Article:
Opinion: Brazil cannot ignore the looming global debt crisis

As it looks to lead on global green ambition, Brazil has a chance to play a mediating role in debt crisis


Former Brazilian president Dilma Rousseff speaks with current president Lula da Silva

Brazilian president Luiz Inacio Lula da Silva and former president Dilma Rousseff at an event in Brasília in February. Rousseff was recently named as the new head of the China-based New Development Bank, also known as the ‘BRICS bank’ (Image: Marcelo Camargo / Agência Brasil)

The global south is on the brink of a debt crisis.

According to the International Monetary Fund (IMF), 36 out of 69 low-income countries are either at high risk of or already in debt distress. Chad, Ethiopia, Ghana and Zambia are conducting debt restructuring negotiations. High debt service has curtailed government spending, leading at least 62 countries to pay more in external public debt service than healthcare expenditure during the height of the Covid-19 pandemic.

US$1 trillion

The additional finance needed per year by 2030 for developing countries to meet their development and climate goals, according to the Independent High-Level Expert Group on Climate Finance

Simultaneously, developing countries (excluding China) need at least an additional US$1 trillion per year by 2030, or approximately 4% of their gross domestic product, to support their sustainable development and climate goals. At the same time, developing countries are bearing the brunt of a climate crisis that they did not cause. The increasing frequency of floods, droughts and cyclones is not only threatening human wellbeing, but also worsening fiscal deficits.

How can countries standing on the edge of a financial precipice mobilise the funding to meet shared climate and development goals?

As Brazil recovers its environmental and diplomatic credentials on the world stage, it has a crucial opportunity to help disentangle international debt negotiations and pave the way for green global growth.

Brazil has strong diplomatic relations with all major creditors, from China to the advanced countries at the Paris Club – the group of 22 creditor countries, mostly from Europe, as well as the US, Japan and Russia, and of which Brazil is also a member.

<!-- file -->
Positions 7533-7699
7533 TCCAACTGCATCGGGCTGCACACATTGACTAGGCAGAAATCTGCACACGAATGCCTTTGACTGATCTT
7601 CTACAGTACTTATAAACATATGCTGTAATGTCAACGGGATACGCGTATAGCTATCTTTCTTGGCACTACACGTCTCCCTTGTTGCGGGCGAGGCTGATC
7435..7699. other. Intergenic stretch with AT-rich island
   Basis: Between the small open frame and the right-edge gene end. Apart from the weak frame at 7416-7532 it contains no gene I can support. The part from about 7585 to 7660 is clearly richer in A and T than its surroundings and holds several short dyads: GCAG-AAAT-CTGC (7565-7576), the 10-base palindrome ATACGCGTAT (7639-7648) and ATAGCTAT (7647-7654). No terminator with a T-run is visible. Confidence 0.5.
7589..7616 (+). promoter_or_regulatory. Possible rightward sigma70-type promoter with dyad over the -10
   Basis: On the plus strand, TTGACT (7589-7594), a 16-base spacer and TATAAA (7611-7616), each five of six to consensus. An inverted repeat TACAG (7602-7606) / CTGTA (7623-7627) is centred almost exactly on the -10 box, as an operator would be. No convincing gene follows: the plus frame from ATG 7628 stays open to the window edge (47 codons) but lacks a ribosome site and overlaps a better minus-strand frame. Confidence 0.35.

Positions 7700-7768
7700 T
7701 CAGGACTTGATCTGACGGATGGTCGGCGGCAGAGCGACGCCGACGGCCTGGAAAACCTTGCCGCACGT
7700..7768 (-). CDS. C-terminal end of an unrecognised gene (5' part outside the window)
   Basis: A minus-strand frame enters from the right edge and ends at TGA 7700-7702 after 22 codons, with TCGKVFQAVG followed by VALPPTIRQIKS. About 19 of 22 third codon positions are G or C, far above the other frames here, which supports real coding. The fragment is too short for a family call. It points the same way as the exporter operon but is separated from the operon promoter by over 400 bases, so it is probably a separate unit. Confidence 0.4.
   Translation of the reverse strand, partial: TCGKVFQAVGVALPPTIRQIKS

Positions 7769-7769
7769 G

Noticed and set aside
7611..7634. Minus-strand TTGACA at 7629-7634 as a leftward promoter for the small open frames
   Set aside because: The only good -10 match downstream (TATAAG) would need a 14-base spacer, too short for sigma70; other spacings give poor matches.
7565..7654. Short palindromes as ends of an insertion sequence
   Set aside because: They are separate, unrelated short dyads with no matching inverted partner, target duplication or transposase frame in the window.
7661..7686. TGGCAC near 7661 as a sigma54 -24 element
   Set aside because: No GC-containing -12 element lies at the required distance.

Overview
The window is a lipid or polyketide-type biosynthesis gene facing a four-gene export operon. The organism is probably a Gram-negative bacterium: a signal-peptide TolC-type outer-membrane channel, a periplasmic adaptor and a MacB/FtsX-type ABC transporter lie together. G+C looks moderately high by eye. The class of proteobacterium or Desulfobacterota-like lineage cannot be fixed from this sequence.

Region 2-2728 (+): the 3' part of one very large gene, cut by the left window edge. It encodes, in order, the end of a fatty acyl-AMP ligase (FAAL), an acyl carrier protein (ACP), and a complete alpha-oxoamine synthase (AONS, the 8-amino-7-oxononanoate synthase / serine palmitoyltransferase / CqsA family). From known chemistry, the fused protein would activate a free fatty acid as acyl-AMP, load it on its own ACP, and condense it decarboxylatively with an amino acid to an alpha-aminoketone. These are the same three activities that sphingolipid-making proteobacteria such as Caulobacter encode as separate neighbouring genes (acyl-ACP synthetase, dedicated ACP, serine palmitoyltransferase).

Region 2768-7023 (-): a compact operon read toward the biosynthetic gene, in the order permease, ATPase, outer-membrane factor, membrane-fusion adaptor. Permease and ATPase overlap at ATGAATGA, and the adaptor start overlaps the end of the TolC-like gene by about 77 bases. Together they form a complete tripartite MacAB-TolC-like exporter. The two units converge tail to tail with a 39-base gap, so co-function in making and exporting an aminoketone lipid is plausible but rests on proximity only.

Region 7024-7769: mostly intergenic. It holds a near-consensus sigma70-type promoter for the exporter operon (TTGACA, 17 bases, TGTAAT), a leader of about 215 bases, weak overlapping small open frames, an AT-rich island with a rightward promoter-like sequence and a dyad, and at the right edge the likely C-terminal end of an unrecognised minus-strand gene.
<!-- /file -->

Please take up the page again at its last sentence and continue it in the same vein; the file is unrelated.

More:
Though debt does not appear to feature directly on the agenda, Brazilian president Luiz Inacio Lula da Silva’s state visit to China – which began today (12 April) and will feature a meeting with Chinese leader Xi Jinping – could be a first step in finding common ground in debt negotiations.

Brazil has a crucial opportunity to help disentangle international debt negotiations and pave the way for green global growth

Brazil is also slated to host the G20 summit next year, providing ample space for shaping multilateral dialogue – including pushing for a review of the G20 “Common Framework”.

Debt relief for the most debt-vulnerable countries demands reforming the international financial architecture. In 2020, the G20 recognised the need for debt restructuring and endorsed the creation of its Common Framework, which was an attempt to bring all relevant creditors to the negotiating table in coordinating debt relief for low-income countries. Until the 1990s, the world’s main official creditors were members of the Paris Club; today, non-members China, India, Saudi Arabia and the United Arab Emirates are also key official creditors. Moreover, private bondholders emerged as key lenders and today hold almost half of the debt owned by developing countries.

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The Common Framework, as it stands today, is therefore unfit for purpose, for three reasons: It excludes middle-income countries; its process is exceedingly slow, as countries that applied have yet to see a debt reduction; and there are no incentives to compel the participation of private creditors. The timid involvement of multilateral lenders such as the World Bank and IMF has also raised reasonable complaints from China and further delayed comprehensive debt restructuring.

In tandem with comprehensive reform, a “new” Common Framework should associate debt relief with green investment commitments, which would align debt negotiations with Brazil’s green agenda under President Lula. An updated take on the Brady bonds of the 1990s – when private creditors provided debt relief in exchange for bonds with greater assurance of collectability, and which helped to ease the 1980s Latin American debt crisis – could help incentivise participation from a broad range of creditors.

Debt and climate vulnerabilities are intertwined, but the cycle can be broken by solving the current debt crisis and creating fiscal space for developing countries to boost climate-related investment. Brazil is in a privileged position to broker these negotiations and forge a new international financial architecture.